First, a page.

[2.6] The Board decides consequently to admit document D14 into the proceedings.
Request to postpone OPs and to set
a new deadline for filing substantive comments
a new deadline for filing substantive comments
 The [patent proprietor] argued that the Board should first decide on the admissibility of the late filed document D14 into the proceedings and then set a new deadline for the [patent proprietor] to consider the substantive content of the document.
However, since the relevance of a late filed document is an essential criterion for deciding on its admissibility into the proceedings and since any decisive issues constituting the decision may only be based on grounds or evidence on which the parties concerned have had an opportunity to present their comment (A 113(1)), the relevance of document D14 must have been considered by all parties to the proceedings, i.e. including the [patent proprietor], before the Board decides on its admissibility. Accordingly, the [patent proprietor] cannot request to consider the relevance of a late filed document only after its admission into the proceedings has been decided.
The [patent proprietor] requested a new deadline to file its substantive response to the [opponent’s] objections based on document D14, or the arrangement of second OPs to discuss these substantive issues, since it did not know before the OPs the Board’s opinion on the admissibility of document D14 into the appeal proceedings.
However, a party which wants a decision in its favour must play a full part in proceedings and submit arguments in support of its case on its own initiative and at the appropriate time (see R 2/08 [8.5; 9.10]). It is part of the professional task of representatives to decide independently – that is, without assistance from the Board – how to pursue their cases (see T 506/91 [2.3]).
In the present case, the [patent proprietor] has deliberately chosen not to comment on the substance of document D14 and not to respond to the [opponent’s] objection of lack of novelty based on document D14, although this objection was known to him for more than two years. In the communication accompanying the summons to OPs, the Board indicated that document D14 was highly relevant and could even be considered as novelty-destroying and that the parties should be prepared to handle all the litigious issues during these OPs. The [patent proprietor] had sufficient time before the OPs to consider the objection of lack of novelty based on document D14 raised by the [opponent].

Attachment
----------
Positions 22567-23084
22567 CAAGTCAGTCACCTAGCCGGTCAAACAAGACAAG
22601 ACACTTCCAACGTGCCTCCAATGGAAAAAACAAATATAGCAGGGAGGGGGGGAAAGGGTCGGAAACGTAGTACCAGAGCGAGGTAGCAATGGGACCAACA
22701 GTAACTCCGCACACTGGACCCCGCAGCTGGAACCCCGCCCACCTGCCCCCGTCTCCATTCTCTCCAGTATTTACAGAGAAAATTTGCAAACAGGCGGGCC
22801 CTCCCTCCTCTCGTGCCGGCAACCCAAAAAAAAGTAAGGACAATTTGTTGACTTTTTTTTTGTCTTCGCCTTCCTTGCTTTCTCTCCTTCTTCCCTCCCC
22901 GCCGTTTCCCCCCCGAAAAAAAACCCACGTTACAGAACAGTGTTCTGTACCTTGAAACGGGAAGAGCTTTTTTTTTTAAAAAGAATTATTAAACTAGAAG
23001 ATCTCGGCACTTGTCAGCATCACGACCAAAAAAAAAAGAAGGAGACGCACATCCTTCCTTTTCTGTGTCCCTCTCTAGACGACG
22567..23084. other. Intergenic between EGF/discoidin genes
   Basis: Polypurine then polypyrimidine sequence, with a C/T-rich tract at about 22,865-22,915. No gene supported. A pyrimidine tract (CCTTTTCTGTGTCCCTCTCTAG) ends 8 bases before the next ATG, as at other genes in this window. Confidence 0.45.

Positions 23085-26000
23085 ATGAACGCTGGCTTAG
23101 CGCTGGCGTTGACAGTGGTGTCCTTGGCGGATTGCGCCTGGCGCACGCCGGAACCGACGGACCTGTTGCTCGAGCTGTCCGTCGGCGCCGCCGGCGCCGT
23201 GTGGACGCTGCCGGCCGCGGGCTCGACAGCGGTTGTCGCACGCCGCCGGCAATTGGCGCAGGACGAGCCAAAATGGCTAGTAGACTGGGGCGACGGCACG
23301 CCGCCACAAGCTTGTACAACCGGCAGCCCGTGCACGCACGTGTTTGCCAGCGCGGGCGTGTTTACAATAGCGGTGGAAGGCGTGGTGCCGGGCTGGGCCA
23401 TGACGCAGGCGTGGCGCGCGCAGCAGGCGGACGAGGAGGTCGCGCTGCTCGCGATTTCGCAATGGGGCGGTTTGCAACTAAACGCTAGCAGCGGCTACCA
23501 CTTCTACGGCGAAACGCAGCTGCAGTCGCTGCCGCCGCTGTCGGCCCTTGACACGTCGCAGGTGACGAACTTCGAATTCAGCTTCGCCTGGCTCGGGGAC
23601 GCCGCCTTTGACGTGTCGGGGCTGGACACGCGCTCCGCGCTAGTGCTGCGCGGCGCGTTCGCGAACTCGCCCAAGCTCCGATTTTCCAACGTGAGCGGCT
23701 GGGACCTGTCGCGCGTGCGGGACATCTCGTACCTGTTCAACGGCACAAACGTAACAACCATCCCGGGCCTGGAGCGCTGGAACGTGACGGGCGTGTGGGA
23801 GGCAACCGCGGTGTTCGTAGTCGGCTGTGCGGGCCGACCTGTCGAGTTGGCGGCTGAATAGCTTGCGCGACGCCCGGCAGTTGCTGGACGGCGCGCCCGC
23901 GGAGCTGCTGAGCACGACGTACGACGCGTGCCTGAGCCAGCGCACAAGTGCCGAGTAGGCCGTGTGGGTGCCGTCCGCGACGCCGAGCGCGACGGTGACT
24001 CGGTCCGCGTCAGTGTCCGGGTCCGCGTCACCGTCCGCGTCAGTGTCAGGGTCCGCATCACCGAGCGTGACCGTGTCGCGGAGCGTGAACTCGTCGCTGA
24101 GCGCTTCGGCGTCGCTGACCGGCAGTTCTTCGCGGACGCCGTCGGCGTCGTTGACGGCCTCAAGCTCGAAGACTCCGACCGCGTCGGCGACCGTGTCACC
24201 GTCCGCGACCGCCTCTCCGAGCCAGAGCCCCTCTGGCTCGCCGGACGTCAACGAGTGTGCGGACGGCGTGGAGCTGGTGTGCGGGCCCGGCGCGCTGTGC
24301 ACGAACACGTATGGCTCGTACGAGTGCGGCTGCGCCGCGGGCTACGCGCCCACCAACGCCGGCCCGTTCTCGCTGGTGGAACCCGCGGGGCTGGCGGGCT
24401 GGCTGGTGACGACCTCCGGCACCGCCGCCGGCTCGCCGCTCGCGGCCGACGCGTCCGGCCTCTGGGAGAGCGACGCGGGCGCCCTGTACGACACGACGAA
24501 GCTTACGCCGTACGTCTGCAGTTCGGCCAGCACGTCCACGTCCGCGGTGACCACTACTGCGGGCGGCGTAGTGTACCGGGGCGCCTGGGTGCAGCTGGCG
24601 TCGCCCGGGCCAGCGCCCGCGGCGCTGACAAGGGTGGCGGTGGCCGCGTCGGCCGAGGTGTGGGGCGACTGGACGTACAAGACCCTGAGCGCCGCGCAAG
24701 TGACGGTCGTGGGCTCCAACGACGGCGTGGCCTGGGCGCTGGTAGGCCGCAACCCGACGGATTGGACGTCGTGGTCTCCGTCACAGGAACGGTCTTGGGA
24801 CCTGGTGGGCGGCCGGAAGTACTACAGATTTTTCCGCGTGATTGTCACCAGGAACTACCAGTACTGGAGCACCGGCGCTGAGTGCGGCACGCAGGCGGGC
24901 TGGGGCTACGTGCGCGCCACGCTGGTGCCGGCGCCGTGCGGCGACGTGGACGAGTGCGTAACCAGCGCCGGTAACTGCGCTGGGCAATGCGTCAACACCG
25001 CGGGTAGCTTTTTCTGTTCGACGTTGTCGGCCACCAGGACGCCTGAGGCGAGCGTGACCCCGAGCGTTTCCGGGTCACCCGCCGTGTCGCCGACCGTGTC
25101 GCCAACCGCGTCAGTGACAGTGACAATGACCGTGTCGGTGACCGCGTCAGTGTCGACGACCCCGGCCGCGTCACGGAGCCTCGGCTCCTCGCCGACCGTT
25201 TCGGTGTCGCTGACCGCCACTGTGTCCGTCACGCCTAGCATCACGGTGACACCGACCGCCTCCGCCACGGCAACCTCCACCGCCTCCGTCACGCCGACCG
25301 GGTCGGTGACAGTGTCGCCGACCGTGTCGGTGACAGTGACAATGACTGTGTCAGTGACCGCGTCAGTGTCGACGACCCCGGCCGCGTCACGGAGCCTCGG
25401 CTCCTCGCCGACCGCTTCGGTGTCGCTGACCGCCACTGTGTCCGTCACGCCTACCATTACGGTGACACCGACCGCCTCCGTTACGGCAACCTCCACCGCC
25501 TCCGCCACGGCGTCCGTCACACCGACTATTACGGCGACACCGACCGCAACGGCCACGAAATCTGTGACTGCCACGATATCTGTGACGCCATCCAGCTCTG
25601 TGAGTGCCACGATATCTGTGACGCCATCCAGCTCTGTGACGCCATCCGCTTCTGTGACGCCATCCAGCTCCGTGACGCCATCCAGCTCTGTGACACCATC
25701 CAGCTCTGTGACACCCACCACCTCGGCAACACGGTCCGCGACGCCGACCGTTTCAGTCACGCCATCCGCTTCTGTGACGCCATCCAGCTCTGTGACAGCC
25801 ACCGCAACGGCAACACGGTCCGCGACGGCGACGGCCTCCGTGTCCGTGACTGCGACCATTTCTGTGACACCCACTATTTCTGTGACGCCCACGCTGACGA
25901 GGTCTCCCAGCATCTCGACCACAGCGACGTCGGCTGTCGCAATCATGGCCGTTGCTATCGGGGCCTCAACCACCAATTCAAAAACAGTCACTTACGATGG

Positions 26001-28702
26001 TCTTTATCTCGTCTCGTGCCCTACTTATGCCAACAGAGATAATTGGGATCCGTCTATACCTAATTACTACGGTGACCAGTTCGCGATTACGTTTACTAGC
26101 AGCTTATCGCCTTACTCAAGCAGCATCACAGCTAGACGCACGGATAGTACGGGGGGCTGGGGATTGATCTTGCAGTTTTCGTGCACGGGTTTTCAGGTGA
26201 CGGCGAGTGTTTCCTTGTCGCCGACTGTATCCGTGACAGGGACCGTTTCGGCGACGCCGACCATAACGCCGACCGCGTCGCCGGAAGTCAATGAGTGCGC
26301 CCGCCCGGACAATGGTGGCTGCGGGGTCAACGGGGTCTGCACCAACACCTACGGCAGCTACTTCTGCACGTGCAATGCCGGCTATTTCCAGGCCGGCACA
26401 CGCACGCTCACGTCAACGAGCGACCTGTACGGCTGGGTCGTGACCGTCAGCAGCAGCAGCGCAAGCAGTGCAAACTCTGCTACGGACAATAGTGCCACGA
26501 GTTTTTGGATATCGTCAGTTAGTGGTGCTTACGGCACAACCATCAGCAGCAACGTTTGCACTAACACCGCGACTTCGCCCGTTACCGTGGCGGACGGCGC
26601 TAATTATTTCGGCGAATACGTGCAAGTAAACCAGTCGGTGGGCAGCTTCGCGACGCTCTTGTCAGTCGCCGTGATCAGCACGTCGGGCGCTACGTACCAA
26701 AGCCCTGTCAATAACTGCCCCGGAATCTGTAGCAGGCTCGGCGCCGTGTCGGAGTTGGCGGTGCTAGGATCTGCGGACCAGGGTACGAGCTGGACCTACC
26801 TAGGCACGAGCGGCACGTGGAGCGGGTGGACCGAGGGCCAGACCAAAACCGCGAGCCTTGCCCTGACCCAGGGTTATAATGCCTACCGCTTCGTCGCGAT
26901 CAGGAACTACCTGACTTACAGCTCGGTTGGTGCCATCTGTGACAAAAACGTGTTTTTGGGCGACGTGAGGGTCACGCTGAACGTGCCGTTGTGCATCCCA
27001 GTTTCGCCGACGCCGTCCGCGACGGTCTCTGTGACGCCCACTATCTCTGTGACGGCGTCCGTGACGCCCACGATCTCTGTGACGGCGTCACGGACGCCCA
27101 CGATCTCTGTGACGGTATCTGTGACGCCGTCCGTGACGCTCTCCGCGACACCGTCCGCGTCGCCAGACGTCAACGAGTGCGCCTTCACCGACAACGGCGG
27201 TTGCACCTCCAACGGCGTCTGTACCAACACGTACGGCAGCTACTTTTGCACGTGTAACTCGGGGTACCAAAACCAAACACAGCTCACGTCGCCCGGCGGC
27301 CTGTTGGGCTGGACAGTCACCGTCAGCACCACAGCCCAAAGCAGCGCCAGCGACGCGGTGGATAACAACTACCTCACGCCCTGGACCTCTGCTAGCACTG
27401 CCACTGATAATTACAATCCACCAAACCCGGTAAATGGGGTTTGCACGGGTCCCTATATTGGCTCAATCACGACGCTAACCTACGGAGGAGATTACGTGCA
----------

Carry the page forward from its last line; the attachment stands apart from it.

Under these circumstances, the [patent proprietor’s] requests to continue the appeal proceedings in writing, to set a new deadline for filing substantive comments or to postpone the OPs are refused.
Request for remittal to the department of first instance
[4.1] The [patent proprietor] requested that the Board remit the case to the first instance since the admission of document D14 into the proceedings created a fresh case. The document should be examined at two levels of jurisdiction, so that the [patent proprietor] is not deprived of the possibility of subsequent review.
Pursuant to A 111(1) the Board may exercise any power within the competence of the first instance or remit the case to that department. However, A 111(1) establishes no absolute right for parties to have matters raised in appeal proceedings examined by two successive instances; on the contrary, it leaves the Board of Appeal to decide upon a remittal in the light of the circumstances. Having arrived at the present stage of the appeal proceedings, the Board should therefore assess the appropriateness of a remittal.
In the present case, examination as to the requirement of novelty is made in respect of a two-pages document which was filed two years before the date of the OPs before the Board. The [patent proprietor] made no comment about the objection of lack of novelty raised by the [opponent] until the OPs before the Board although there was no ambiguity in the disclosure of the document, which immediately appeared novelty-destroying for claim 1 of the patent-in-suit.
Under the present circumstances, the Board exercises its discretion not to remit the case to the first instance, with the consequence that the conditional request of apportionment of the costs if the case is remitted does not apply.